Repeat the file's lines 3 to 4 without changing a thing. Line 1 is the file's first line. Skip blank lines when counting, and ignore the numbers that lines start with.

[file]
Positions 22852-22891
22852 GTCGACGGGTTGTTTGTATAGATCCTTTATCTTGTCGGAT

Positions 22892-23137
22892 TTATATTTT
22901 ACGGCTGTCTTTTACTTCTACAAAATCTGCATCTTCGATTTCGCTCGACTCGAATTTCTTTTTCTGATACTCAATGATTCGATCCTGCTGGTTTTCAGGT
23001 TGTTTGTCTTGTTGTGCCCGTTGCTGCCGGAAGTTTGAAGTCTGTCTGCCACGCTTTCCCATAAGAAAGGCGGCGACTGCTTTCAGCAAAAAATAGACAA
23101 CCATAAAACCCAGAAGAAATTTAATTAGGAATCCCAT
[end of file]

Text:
Positions 22892-23137
22892 TTATATTTT